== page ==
Have you noticed how the use of language changes through our ongoing discourse? I am thinking of the ways in which we talk about music and music education and the case of the term ‘genre’. It seems that classical music has become a genre, for example! I have come across this quite a lot lately.
In this case pop and rock and world music would be genres too. And we see something like this in a CD store or in the revolving focus of the Music Teacher Magazine. Large categories make for a less complicated life.
But I thought that musical genre, an idea derived from literature, was something rather more specific than this global reductive approach.
In literature we might usefully distinguish between say, the 19th century Welsh Industrial Novel, Dystopian Late 20th century fiction and Contemporary South American Magical Realism.
Once we think of genre in this way we encounter the richness of difference. And no doubt we can investigate sub-genre and even micro-genre that would take us from genre to differences in musical practice and the uniqueness of the lived experience of those who are reflected in them.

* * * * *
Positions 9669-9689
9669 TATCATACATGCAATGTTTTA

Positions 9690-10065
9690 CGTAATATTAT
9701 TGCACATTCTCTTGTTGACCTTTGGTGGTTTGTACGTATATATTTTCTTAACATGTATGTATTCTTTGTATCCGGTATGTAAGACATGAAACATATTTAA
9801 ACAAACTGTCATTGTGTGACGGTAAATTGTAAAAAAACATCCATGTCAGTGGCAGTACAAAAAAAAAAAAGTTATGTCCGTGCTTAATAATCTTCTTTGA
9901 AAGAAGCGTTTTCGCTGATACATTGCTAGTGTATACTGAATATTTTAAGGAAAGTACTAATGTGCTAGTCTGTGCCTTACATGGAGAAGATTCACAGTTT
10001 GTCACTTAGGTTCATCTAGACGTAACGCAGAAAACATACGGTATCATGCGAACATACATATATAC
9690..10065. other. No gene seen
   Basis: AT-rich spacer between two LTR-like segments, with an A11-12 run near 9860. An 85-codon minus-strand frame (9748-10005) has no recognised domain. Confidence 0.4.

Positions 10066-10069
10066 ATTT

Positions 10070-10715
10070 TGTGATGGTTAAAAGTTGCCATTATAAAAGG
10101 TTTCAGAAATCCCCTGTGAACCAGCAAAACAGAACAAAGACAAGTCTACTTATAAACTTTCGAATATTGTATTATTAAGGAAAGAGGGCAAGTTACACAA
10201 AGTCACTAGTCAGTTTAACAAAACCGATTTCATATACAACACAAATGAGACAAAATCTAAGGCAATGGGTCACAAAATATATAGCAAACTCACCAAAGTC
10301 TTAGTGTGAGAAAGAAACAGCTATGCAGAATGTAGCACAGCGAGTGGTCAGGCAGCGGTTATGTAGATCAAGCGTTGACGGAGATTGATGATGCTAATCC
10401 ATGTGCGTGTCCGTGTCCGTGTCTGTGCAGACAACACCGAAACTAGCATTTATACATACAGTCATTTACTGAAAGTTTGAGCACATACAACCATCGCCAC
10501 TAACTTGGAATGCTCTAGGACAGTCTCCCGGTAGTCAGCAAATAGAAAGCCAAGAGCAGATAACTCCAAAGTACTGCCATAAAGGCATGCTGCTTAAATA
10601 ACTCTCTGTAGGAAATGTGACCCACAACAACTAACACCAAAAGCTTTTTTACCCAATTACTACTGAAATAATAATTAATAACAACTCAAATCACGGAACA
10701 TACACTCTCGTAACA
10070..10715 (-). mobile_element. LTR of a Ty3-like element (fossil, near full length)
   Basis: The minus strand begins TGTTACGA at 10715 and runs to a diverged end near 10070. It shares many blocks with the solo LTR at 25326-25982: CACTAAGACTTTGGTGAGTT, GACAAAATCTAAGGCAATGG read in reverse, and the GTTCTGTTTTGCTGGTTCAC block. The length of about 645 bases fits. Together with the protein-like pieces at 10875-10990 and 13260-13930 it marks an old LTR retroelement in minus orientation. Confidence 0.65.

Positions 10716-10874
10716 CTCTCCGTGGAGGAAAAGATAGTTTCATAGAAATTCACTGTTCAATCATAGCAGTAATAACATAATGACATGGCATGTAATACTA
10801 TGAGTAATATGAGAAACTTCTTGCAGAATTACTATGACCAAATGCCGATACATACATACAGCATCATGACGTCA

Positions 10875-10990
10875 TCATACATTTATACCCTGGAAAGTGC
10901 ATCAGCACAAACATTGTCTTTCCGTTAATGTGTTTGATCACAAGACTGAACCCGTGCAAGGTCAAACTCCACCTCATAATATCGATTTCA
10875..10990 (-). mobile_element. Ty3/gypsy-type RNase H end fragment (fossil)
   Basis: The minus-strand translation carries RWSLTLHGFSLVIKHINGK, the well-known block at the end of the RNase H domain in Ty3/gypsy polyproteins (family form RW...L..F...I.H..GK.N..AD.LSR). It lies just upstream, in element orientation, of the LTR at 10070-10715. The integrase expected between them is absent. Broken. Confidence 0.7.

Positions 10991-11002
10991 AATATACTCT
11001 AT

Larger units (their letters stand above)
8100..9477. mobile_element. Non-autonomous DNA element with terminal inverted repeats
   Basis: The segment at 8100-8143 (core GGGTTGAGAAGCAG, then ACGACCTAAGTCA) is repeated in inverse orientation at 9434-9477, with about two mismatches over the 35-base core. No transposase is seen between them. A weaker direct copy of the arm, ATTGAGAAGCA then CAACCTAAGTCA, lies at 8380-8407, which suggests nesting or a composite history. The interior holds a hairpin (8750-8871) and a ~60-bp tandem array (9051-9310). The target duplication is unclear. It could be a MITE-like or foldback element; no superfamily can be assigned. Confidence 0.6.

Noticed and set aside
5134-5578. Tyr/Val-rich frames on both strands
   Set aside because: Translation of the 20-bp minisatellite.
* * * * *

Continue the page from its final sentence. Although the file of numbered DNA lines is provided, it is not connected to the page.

So what about the practice of 1890s Paris Organ Grinders; Contemporary Manitoban Line Dance; 12th century Notre Dame Polyphony; 2018 Chair Drumming? We can think of these as genres and practices. And thinking in this way would disturb the aculturalism  that comes with the sentiment that ‘music is music is music’ and the pervasive tendency towards sameing  that can so easily lead to reducing genre to global categories.
We need to keep an eye on the discourse that is music and music education.
I have invennted two words above.
 Aculturalism – conceiving of music as living outside culture, as reified.
 Sameing – a process of abstracting that minimises difference.